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Mammoth Cave

Mammoth Cave is the world’s longest known cave systemwith more than 400 miles explored. The cave is so long that if you were to add the lengths of the second and third longest caves together they still wouldn’t be as long. It is preserved by the Mammoth Cave National Park. Early guide Stephen Bishop called the cave a “grand, gloomy and peculiar place.” It is a wonderful place to escape to if you’re in need of some time in the great outdoors. You could ventrure off to the park for a short day trip or make a wonderful weekend camping trip out of it.


Trails There are over 70 miles of trails within the park boundaries. There are trails for hiking, biking and horse back riding. Bicyclists must yield to hikers and horse back riders and can only ride street bikes on the paved pathways. Mountain bikes are permitted along unpaved trails and ma not exceed 15 miles per hour unless posted otherwise. Trails may be paved, wooden, gravel or worn down. It is wise to ask which trails are more difficult and keep in mind that if you hike down to the riverside, you have to hike back up.

Tours The summer tours listed below begin on May 26th and run until September 1st. The visitor center hours are 8:15 a.m.-6:30 p.m. Central Daylight Time. People under the age of 16 must be accompanied by an adult. Reservations are not required but are strongly suggested to ensure your spot on a tour. It is also suggested to ask about the difficulty level of each tour to ensure everyone’s safety. -Mammoth Passage Tour -Frozen Niagra Tour -Historic Tour -New Entrance Tour -Star Chamber Tour -Focus on Frozen Niagra -Trog Tour -Introduction to Caving Tour -Wild Cave Tour -Discovery Tour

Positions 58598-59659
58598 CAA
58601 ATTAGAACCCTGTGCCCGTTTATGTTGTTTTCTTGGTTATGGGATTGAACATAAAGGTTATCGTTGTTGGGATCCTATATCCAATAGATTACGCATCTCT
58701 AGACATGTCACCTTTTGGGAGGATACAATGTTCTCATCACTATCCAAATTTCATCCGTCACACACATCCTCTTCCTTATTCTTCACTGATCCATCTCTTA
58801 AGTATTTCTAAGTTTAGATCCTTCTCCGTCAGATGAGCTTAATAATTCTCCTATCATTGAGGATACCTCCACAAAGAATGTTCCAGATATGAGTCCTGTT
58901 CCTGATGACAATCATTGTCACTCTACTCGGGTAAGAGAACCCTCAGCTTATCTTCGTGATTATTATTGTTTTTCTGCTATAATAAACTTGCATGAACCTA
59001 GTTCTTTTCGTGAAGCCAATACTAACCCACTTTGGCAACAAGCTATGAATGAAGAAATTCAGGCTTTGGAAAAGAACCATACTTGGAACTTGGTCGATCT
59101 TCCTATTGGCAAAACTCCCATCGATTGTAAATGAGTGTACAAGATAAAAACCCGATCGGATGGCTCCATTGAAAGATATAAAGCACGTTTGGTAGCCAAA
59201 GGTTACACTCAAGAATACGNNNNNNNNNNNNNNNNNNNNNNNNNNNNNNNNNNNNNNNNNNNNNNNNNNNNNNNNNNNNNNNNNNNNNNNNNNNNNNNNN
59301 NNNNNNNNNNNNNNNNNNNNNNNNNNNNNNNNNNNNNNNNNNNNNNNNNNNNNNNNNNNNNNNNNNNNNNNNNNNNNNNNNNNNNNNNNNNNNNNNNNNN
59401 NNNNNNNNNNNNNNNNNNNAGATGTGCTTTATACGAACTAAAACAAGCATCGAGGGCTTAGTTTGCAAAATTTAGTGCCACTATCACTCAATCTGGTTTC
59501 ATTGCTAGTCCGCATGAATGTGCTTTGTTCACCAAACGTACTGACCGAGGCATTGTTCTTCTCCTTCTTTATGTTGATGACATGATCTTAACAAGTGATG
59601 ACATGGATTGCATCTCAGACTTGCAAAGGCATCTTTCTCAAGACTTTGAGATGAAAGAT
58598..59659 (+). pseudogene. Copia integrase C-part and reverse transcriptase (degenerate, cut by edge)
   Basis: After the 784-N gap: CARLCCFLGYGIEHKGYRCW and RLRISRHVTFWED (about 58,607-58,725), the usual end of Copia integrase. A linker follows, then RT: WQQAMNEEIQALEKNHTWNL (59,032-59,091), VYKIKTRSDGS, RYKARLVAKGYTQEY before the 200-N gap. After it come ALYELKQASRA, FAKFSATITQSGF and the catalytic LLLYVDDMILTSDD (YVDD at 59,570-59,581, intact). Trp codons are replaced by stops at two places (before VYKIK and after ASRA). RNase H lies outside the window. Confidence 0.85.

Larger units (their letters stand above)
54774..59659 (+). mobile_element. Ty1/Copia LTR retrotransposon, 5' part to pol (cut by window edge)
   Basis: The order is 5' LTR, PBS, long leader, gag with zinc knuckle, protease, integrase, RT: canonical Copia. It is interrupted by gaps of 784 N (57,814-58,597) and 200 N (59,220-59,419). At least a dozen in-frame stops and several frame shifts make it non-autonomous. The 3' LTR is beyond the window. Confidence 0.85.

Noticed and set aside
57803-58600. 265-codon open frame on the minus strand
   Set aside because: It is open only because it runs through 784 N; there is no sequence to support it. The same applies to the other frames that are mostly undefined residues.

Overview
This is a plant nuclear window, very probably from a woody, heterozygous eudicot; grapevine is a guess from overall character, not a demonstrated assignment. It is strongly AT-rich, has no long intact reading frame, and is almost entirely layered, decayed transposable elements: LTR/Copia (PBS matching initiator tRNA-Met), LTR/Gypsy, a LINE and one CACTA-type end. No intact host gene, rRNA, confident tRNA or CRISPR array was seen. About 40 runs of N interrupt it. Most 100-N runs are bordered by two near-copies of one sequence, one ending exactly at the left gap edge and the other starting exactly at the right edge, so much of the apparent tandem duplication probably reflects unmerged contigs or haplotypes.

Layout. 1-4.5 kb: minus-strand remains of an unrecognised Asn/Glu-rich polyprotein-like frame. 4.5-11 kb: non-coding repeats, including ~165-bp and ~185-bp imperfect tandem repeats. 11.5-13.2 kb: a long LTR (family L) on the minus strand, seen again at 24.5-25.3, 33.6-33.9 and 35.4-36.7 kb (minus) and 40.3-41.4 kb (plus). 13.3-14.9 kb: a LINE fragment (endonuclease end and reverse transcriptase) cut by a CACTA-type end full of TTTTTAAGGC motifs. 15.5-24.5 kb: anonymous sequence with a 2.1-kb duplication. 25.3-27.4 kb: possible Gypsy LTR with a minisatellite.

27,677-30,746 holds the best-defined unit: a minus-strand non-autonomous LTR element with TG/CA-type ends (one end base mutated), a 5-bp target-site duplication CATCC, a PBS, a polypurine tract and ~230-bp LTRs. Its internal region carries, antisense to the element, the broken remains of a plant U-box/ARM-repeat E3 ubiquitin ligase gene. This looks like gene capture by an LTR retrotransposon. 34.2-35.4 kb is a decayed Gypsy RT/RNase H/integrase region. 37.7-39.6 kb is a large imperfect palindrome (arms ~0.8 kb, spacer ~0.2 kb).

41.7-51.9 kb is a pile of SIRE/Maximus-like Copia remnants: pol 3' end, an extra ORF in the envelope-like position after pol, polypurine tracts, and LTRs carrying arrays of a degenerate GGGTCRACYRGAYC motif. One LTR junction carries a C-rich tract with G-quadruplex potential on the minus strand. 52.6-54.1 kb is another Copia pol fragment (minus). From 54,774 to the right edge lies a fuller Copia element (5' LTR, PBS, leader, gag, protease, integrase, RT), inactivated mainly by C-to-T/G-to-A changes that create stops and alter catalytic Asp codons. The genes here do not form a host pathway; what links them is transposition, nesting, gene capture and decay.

Water Sports Canoeing and kayaking are very popular at the park. There are 25 miles of the Green River and six miles of the Nolin River within the Mammoth Cave National Park boundaires. The Green River averages at about 200 ft wide and 10 ft deep, though it could be much deeper in certain areas. The Nolin also averages at about 10 ft deep but is narrower than the Green River. The current can be very swift, but even when the rivers flood no whitewater exists along the Green or Nolin Rivers. While you should always be cautious of hazards such as fallen trees, rocks or floating debris, both rivers offer pleasnt canoeing and kayaking for even novices.

Camping Overnight stays are offered at the park in a few different ways. You could stay at the Mamoth Cave Hotel, stay in one of the park cabins or you could bring a tent and enjoy camping around the fire. The hotel offers transportation to and from the entrance of the cave. Cabins are available to rent around the park and there are 16 different sites to camp at. There are three develoed campgrounds and 13 primitive sites in the backcountry and near the Green and Nolin Rivers. A free backcountry use permit is required for all camping around the backcountry campsites and along the floodplains. Each primitive campsite holds a maximum of eight people.


History The first human entrance into the cave was about 4,000 years ago. Curiousity led them to discovories of minerals which were mined from the walls for nearly 2,000 years and then the cave fell quiet again. The cave wasn’t entered again until the end of the 18th century. European settlers rediscovered the cave and started the exploration that has made the park what it is today.


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